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Last Updated: Sunday, 4 July, 2004, 10:17 GMT 11:17 UK
Guide to Drumcree parade route
Restrictions have again been placed on the annual Drumcree Orange Order parade by the Northern Ireland Parades Commission. Orangemen last walked on the mainly nationalist Garvaghy Road in Portadown 1997.

Below is the route of the parade approved by the commission, highlighting where the restrictions come into place. Click on the map or scroll down to find out more.

The parade begins at about 1000 BST in Portadown on the first Sunday of July, before "The Twelfth" - the height of the Protestant marching season.

The lodge's annual parade and church service commemorates the anniversary of the Battle of the Somme in July 1916.

Members of the Portadown District Orange Lodge gather at their Carleton Street hall in the centre of the town.

Once assembled, the members of the lodge begin their parade in the town centre before leaving for the service at Drumcree Church of Ireland Parish Church.

In previous years, the organisers have routinely sought permission to begin the parade along their former route of Obins Street - something that has been consistently refused following objections from nationalist residents.

Church service

Instead, the parade heads along Corcrain Road, Charles Street and Dungannon Road into the countryside as it loops round the outskirts of the town to the church.

The marchers usually reach Drumcree church just after 1100 BST.

Orangemen protesting at the barrier which prevents them going down the Garvaghy Road
The Orangemen protest at the barrier
There, they enter for the annual service which normally lasts a little more than an hour.

At 1230 BST, the Portadown district lodge members assemble for the march back to their Orange Hall.

They then begin their march down the short hill to a bridge across a small stream.

However, as in the previous six years, the Parades Commission has ruled that the parade can only return to its Orange Hall by the same way it came in the morning.

Protest at barrier

So when the parade reaches the bridge, it will be stopped by the security forces.

Police officers and soldiers have taken measures to prevent protesters crossing the shallow stream and entering the Garvaghy Road area through the fields.

At this point a spokeman for the Orangemen usually makes a verbal protest to a senior police officer over the parade's restriction. The members then walk back up the hill - in recent years they have then dispersed.

If the march were allowed to go ahead, the parade would move along a country lane for about half a mile before turning into the Garvaghy Road residential area.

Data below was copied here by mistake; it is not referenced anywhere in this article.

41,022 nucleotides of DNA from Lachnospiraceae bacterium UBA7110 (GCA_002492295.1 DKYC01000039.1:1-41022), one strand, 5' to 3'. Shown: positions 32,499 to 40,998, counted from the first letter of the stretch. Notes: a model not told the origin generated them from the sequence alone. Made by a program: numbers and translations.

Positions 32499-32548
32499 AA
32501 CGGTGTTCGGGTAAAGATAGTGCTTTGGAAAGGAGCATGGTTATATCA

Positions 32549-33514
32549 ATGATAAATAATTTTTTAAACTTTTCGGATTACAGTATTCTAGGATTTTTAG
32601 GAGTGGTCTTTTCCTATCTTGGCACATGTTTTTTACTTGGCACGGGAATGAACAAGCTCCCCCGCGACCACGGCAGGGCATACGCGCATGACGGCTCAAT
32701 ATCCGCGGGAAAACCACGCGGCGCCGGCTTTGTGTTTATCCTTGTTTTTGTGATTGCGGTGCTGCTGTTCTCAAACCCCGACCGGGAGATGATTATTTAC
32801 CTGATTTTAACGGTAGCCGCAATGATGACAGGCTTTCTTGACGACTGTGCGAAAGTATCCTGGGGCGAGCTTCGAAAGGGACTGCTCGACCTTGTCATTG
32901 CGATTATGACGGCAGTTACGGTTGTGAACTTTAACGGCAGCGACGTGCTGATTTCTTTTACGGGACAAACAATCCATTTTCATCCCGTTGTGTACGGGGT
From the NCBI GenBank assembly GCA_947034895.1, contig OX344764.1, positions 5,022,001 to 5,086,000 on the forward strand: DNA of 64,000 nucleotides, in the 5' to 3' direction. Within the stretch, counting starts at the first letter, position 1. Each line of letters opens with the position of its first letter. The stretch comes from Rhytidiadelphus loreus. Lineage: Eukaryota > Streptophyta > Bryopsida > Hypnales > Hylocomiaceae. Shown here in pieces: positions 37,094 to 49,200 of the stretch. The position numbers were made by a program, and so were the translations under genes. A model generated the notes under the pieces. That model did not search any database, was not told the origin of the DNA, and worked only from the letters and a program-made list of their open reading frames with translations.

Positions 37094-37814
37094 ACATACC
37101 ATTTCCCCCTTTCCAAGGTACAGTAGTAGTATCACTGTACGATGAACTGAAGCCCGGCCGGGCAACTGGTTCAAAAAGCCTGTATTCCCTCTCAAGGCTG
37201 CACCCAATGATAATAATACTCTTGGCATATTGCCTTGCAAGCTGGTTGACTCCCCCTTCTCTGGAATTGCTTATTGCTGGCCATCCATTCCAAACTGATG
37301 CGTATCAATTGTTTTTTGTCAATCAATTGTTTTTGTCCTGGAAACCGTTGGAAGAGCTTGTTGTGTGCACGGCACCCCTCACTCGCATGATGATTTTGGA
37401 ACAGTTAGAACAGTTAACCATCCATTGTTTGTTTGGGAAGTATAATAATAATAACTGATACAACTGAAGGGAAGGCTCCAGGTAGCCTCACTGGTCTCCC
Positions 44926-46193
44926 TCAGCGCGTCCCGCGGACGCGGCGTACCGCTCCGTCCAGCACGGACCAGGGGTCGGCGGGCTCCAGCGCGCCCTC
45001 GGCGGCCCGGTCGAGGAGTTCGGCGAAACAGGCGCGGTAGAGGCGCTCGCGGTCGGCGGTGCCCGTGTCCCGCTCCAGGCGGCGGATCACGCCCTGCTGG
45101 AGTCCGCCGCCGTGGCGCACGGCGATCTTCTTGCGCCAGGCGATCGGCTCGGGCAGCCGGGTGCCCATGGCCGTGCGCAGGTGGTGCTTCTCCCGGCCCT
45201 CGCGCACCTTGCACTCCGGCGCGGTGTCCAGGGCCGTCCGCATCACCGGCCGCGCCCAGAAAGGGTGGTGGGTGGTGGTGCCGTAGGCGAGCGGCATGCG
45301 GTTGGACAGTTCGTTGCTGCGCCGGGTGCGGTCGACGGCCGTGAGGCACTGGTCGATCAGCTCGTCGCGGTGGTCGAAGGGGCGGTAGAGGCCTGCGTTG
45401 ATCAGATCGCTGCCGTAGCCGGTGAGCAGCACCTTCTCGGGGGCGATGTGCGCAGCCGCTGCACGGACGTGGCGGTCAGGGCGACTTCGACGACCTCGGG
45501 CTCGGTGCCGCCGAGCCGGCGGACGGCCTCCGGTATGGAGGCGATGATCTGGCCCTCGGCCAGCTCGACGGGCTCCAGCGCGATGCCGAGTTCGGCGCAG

The parade would take approximately 10 minutes to travel the length of Garvaghy Road and re-enter the town centre, completing the day's events.

KEY POINTS ALONG THE ROUTE

Orange Hall
Members of Portadown District Orange Lodge gather at their Carleton Street hall in the centre of town for the beginning of Drumcree parade.

Obins Street
The lodge has routinely sought permission to begin the parade along their former route of Obins Street. This has been consistently refused following objections from nationalist residents.

Corcrain Road
The parade heads along Corcrain Road, Charles Street and Dungannon Road as it heads to the outskirts of the town to Drumcree Parish church.

The parade usually reaches Drumcree Church of Ireland Parish church after 1100 BST. The lodge's annual service commemorates the anniversary of the Battle of the Somme.

After the service, the lodge members assemble for the march back to their Orange Hall. They begin to march down a short hill to a bridge across a small stream which leads to the mainly nationalist Garvaghy Road.

When members of the lodge reach the bridge, they will be stopped by the security forces as the Parades Commission has ruled the parade can only return to its Orange Hall by the same non-contentious way it came.

The lodge usually makes a verbal protest to a senior police officer over the parade's restriction. The members then walk back up the hill - in recent years they have then dispersed.

The parade has been barred from marching along the mainly nationalist Garvaghy Road since 1997. Residents' objections to the parade passing through the mainly Catholic area of the town led to the restrictions being imposed.




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